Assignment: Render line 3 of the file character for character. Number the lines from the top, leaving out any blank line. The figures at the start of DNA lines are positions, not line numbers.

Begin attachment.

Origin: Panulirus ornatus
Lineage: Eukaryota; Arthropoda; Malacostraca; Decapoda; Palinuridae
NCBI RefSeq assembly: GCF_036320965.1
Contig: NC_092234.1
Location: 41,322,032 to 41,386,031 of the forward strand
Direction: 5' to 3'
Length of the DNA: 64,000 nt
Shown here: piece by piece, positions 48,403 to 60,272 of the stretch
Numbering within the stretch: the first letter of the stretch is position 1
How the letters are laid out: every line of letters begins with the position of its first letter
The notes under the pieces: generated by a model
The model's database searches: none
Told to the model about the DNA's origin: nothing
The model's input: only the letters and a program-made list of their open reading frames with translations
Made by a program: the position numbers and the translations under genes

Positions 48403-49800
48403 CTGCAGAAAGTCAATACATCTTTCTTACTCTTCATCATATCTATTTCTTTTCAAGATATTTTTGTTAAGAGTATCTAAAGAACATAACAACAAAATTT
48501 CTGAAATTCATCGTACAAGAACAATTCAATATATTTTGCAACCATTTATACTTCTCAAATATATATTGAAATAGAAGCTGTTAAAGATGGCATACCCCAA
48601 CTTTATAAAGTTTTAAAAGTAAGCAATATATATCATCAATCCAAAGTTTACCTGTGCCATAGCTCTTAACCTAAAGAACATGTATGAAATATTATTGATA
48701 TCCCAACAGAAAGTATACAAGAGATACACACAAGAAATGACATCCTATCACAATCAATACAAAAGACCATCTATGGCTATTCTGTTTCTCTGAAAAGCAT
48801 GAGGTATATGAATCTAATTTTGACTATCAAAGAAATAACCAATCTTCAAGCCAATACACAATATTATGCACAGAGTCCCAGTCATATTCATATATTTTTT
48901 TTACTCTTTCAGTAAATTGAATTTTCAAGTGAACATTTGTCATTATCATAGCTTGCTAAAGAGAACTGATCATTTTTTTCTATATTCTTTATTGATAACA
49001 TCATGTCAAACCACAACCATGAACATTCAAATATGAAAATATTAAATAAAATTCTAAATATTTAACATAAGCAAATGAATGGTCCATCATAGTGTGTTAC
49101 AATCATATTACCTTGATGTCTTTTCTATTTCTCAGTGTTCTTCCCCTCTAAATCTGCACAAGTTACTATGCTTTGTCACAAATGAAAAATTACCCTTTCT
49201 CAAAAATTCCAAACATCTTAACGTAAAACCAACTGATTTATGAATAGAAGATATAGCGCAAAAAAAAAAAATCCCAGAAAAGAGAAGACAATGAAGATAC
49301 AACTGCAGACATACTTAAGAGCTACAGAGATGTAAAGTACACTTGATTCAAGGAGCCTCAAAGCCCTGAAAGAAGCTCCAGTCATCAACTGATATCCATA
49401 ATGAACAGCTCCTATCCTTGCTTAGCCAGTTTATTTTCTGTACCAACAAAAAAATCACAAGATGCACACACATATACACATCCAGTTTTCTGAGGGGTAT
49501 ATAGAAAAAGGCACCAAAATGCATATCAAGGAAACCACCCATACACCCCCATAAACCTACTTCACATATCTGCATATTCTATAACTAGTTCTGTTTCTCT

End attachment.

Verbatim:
NCBI RefSeq assembly: GCF_036320965.1